The mass is pulled 10 centimetres below its equilibrium position and then released. Find the
position of the mass, relative to its equilibrium position, if a damping force in newtons equal to
one-tenth the instantaneous velocity in metres per second acts on the mass.
2. Repeat Exercise 1 if the damping force is equal to ten times the instantaneous velocity.
3. What damping factor creates critically damped motion for the spring and mass in Exercise 1?
4. A 100-gram mass is suspended vertically from a spring with constant 4000 newtons per metre.
The mass is pulled 2 centimetres above its equilibrium position and given a downward velocity
of 4 metres per second. Find the position of the mass, relative to its equilibrium position, if
a dashpot is attached to the mass so as to create a damping force in newtons equal to forty
times the instantaneous velocity in metres per second. Does the mass ever pass through the
equilibrium position?
5. Repeat Exercise 4 if the mass is given a downward velocity of 10 metres per second.
6. (a) A 1-kilogram mass is suspended vertically from a spring with constant 50 newtons per metre.
The mass is pulled 5 centimetres above its equilibrium position and given an upward velocity
of 3 metres per second. Find the position of the mass, relative to its equilibrium position,
if a dashpot is attached to the mass so as to create a damping force in newtons equal to
fifteen times the instantaneous velocity in metres per second.
(b) Does the mass ever pass through the equilibrium position?
(c) When is the mass 1 centimetre from the equilibrium position?
(d) Sketch a graph of the position function.
7. Repeat Exercise 6 if the initial velocity is 1 metre per second downward.
SECTION 5.2 211

8. Repeat Exercise 6 if the initial velocity is 3 metres per second downward.


9. (a) A 2-kilogram mass is suspended vertically from a spring with constant 200 newtons per
metre. The mass is pulled 10 centimetres above its equilibrium position and given an upward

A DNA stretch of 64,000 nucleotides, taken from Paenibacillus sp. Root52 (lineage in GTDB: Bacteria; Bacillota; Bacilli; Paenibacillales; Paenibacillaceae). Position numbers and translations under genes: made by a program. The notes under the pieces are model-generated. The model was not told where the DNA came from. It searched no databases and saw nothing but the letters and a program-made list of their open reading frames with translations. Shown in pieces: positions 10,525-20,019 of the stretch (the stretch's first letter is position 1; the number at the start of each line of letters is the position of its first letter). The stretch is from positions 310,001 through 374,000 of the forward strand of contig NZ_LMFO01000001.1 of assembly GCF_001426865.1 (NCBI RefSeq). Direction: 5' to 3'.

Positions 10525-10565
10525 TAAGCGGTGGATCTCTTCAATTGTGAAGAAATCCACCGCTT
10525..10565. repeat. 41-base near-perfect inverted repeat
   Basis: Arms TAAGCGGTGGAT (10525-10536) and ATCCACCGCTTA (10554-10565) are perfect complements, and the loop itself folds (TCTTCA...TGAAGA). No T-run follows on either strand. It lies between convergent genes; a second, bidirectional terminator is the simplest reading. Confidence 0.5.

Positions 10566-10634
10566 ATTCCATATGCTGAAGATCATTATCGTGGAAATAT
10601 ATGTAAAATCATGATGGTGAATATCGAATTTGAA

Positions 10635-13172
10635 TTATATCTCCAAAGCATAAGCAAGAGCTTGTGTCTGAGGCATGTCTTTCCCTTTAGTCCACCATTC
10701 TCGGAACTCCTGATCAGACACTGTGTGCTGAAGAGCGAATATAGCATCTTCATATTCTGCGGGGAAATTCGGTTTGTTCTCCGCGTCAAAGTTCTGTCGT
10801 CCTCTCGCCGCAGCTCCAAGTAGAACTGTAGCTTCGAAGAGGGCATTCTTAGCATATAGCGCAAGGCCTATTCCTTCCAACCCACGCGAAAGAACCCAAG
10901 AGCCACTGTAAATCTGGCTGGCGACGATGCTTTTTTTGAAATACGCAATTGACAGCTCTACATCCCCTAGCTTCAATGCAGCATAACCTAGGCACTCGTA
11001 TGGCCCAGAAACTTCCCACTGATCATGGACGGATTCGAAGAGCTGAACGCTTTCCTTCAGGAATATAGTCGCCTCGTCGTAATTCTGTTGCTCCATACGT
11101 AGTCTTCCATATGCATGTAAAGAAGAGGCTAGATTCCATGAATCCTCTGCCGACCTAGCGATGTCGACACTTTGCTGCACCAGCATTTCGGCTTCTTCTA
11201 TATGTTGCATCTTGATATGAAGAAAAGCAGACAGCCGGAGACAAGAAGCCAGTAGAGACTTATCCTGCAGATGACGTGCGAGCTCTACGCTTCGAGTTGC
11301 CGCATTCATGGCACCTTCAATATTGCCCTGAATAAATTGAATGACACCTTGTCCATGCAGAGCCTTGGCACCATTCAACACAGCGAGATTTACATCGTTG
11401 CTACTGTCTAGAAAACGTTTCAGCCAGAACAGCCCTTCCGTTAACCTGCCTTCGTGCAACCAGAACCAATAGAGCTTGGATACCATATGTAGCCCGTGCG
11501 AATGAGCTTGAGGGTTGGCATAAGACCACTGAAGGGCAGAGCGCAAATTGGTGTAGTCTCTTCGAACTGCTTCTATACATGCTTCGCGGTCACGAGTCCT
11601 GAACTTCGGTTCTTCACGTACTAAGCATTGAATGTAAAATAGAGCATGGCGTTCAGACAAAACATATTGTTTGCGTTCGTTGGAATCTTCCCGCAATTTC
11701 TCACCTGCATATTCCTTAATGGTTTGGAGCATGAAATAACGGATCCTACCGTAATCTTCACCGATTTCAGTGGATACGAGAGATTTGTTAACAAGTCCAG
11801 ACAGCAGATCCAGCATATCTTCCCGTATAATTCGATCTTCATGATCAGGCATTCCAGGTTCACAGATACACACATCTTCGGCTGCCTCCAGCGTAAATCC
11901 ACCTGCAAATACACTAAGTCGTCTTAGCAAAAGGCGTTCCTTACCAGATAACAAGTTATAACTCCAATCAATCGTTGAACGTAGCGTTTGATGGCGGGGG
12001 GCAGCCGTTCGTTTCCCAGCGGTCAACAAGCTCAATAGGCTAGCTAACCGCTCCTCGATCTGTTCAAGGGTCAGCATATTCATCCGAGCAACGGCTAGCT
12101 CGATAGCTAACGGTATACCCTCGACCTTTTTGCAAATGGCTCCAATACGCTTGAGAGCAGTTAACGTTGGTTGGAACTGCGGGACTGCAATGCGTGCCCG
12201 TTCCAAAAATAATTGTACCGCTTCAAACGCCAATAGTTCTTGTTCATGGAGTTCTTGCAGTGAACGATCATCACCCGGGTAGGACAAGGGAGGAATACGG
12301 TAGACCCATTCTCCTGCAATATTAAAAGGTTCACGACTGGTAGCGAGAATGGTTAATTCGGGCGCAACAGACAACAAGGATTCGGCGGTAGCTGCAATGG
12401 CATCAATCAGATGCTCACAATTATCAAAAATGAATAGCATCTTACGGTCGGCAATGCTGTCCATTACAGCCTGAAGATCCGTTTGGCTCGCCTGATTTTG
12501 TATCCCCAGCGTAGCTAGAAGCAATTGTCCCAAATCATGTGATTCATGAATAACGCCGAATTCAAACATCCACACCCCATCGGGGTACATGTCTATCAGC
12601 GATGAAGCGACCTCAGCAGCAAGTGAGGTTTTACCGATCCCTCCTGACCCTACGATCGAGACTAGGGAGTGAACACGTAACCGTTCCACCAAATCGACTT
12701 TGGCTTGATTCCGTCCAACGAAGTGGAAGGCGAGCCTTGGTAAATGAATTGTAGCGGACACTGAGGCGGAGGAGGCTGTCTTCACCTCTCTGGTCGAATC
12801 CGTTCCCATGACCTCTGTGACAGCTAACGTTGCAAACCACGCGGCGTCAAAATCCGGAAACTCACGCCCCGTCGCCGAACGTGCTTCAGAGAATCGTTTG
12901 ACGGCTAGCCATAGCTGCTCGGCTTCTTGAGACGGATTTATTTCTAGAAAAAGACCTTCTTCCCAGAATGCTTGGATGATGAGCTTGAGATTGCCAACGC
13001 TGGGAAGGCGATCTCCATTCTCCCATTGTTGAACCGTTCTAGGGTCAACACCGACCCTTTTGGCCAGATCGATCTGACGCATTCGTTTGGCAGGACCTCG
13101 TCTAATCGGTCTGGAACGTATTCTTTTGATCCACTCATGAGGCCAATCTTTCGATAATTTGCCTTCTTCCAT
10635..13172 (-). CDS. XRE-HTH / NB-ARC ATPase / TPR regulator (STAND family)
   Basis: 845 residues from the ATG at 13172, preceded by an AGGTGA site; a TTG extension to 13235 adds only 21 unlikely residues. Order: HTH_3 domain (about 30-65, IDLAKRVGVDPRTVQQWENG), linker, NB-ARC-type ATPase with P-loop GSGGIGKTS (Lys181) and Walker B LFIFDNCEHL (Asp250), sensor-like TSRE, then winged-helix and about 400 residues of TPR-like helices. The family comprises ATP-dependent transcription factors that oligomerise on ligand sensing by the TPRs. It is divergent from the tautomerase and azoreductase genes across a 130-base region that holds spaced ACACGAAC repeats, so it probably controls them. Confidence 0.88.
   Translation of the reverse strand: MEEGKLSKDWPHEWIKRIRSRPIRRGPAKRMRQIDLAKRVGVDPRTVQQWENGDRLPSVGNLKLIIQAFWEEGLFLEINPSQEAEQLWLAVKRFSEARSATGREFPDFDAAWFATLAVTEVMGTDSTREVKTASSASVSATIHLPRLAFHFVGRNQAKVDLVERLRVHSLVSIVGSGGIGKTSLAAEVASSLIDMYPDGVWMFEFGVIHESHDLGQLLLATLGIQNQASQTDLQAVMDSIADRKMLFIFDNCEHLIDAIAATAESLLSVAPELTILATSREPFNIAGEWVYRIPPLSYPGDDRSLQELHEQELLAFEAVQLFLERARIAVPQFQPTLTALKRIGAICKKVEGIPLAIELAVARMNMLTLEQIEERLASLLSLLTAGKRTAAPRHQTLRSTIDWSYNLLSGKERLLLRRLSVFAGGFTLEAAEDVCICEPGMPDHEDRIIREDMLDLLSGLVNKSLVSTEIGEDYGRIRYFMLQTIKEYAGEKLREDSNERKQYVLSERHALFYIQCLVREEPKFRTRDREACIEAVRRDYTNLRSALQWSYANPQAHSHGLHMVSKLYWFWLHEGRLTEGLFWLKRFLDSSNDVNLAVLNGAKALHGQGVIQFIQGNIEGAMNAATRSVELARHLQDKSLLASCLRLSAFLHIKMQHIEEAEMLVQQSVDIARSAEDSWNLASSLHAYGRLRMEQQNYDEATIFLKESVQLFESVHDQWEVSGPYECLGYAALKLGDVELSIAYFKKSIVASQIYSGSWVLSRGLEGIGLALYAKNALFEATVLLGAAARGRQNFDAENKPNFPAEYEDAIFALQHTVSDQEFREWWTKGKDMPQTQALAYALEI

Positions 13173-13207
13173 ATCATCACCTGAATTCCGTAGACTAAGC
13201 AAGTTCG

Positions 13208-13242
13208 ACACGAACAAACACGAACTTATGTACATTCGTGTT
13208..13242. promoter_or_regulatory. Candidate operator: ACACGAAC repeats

velocity of 5 metres per second. Find the position of the mass, relative to its equilibrium
position, if a damping force in newtons equal to four times the instantaneous velocity in
metres per second also acts on the mass.
(b) What is the maximum distance the mass attains from equilibrium?
(c) When does the mass first pass through the equilibrium position?
10. (a) A 1-kilogram mass is suspended vertically from a spring with constant 40 newtons per
metre. The mass is pulled 5 centimetres below its equilibrium position and released. Find
the position of the mass, relative to its equilibrium position, if a dashpot is attached to the
mass so as to create a damping force in newtons equal to twice the instantaneous velocity
in metres per second. Express the function in the form Aeat sin (t + ) for appropriate a,
A, , and .
(b) Show that the length of time between successive passes through the equilibrium position
is constant. What is this time? Twice its value is often called the quasi period for
overdamped motion? Is it the same as the period of the corresponding undamped system?
11. A mass M is suspended from a spring with constant k. Motion is initiated by giving the mass
a displacement x0 from equilibrium and a velocity v0 . A damping force with constant > 0
results in critically damped motion.
(a) Show that if x0 and v0 are both positive or both negative, the mass cannot pass through its
equilibrium position.
(b) When x0 and v0 have opposite signs, it is possible for the mass to pass through the equilib-